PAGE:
REVIEW: “The Untold History of the United States”

By Oliver Stone and Peter Kuznick.

Well, I should first of all begin by informing you that the book most certainly lives up to its title. Stone and Kuznick have covered key events in America’s recent history, shedding light on undisclosed truths that remained hidden for years. I found as a history student the book to be both worrying and enlightening, partly because of its analysis of the sheer power the United States has in the contemporary world but also because of its disclosure of often unjust U.S intervention across the seven continents. I think if you do have a fondness for history, specifically modern history of the last century running until the present day, this book is definitely worth a read.

The book roughly documents America’s progression running from the First World War up until the presidency of Barack Obama, with the chapters roughly correlating to each President. I found myself particularly engrossed in the chapters relating to the Cold War, however, and the relationship between the U.S and USSR which I had always assumed to be of mutual aggression. The book suggests otherwise. I was astounded to discover the efforts of Mikhail Gorbachev, who as a Soviet reformer, sought to secure the eradication of nuclear weapons entirely in the East and West with a vast disarmament initiative, as well as improving relations with the U.S and building economic ties; the reluctance of Ronald Reagan to completely absolve possession of America’s nuclear arsenal thwarted what could have been a catalyst in Russian and Western relations, and in the nature of global nuclear development.


I was equally astonished by the operations of the CIA in Latin America which overthrew governments with the slightest socialist undertone; these operations were given enigmatic support from American politicians of the period, yet they were repeatedly undertaken in the most strict and secretive manner in order to avoid international scrutiny. The more commonly remembered attempt to topple Castro’s regime was not an isolated case; the toppling of Salvador Allende in Chile in 1973 was preceded in 1954 with the overthrow of Guatemalan leader Jacobo Arbenz and also the installation of a military regime in Brazil in 1964 which aligned itself closely with the U.S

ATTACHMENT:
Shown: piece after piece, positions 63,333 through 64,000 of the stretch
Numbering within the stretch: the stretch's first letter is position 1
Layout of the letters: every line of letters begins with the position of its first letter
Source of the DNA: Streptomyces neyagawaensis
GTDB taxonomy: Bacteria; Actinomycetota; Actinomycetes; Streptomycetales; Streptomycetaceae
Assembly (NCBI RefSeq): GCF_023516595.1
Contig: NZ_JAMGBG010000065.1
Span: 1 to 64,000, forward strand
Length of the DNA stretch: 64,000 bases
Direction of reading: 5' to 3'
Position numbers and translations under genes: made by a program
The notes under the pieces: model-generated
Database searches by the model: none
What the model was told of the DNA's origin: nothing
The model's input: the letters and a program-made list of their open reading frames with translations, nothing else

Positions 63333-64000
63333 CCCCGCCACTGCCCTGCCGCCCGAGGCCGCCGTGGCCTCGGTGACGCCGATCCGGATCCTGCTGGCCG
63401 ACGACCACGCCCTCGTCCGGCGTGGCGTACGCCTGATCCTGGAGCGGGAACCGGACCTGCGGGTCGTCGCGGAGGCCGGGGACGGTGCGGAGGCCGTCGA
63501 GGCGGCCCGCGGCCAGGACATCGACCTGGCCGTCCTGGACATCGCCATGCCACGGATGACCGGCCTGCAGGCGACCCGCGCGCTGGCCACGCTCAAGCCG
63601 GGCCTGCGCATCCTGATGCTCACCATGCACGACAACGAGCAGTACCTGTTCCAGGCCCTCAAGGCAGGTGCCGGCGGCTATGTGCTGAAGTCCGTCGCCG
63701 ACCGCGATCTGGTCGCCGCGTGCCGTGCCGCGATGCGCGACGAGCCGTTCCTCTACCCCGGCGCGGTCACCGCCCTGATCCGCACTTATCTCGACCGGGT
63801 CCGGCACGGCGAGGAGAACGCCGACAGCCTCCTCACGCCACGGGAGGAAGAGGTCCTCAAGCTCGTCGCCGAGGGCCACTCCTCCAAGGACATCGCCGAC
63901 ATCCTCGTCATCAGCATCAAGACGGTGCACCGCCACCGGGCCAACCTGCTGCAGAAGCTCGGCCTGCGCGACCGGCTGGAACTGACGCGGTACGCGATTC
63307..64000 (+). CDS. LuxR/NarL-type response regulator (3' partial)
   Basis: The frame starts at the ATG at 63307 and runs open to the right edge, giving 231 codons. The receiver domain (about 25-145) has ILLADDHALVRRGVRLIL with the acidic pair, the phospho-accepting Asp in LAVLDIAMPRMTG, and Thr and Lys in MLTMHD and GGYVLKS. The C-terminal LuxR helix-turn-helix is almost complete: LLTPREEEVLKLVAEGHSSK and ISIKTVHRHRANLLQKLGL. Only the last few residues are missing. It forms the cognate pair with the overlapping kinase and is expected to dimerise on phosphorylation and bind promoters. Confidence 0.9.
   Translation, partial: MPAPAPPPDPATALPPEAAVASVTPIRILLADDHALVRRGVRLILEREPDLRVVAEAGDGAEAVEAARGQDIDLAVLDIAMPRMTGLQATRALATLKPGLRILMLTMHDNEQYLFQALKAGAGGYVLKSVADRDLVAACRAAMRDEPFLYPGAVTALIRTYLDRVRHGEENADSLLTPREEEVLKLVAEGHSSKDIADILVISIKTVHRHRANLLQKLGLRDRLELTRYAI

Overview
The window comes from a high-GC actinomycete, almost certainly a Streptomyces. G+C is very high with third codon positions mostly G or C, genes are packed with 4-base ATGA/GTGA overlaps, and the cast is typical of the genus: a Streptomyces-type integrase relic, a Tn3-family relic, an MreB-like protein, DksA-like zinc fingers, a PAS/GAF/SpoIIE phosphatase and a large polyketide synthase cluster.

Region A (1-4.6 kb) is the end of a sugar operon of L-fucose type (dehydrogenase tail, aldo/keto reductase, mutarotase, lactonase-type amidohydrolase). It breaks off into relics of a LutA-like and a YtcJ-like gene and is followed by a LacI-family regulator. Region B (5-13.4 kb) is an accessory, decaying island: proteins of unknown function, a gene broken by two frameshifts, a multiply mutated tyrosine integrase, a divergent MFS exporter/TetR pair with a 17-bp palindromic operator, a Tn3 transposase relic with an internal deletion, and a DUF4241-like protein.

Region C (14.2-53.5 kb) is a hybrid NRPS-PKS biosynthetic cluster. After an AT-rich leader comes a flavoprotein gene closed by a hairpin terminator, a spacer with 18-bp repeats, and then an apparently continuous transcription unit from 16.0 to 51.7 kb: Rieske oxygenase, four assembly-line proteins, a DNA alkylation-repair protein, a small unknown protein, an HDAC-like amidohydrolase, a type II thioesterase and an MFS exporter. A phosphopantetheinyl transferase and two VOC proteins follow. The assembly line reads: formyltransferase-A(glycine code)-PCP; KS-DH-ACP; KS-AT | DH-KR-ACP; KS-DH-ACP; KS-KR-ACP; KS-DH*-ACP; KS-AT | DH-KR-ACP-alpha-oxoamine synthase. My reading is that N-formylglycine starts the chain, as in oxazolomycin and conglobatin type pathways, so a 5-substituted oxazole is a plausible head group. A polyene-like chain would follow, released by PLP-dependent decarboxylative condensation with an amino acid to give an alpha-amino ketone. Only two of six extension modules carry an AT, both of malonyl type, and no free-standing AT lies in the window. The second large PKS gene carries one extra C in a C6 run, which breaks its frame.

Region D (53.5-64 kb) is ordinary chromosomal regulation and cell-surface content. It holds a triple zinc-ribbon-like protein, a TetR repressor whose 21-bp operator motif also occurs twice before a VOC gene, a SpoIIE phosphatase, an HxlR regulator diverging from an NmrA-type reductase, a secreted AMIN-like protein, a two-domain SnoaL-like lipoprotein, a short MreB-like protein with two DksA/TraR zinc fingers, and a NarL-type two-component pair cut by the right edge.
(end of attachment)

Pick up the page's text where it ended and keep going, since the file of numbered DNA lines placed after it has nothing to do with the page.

The book also provides an in depth coverage of America’s involvement in momentous events of the past century: the League of Nations, Mc Carthyism, Korea, Vietnam, and more recently the invasions of Iraq and Afghanistan. These latter two events made up the closing chapters of the book which stimulated me to write this review, seemingly because of the blatancy of American imperialism; George W. Bush’s absolute insistence on finding a legitimise cause to invade Iraq led to the manufacturing of false information concerning Saddam’s nuclear capability, which was preceded by the equally tenuous suggestion that Saddam actually orchestrated 9/11.


Now, the book is itself described as ‘Indispensable’ by the late Soviet Premier Mikhail Gorbachev which may raise concerns over its impartiality seeing as the Cold War is such a critical aspect of U.S history. Having said that, however, the evidence and scope of the book is indeed profound and despite its length (650 pages approx) I remained completely engrossed in it from start to finish.


If my short review has inspired you to go and buy the book, I’d be keen to hear how you received it or even if you have read it previously, please do share your opinions!

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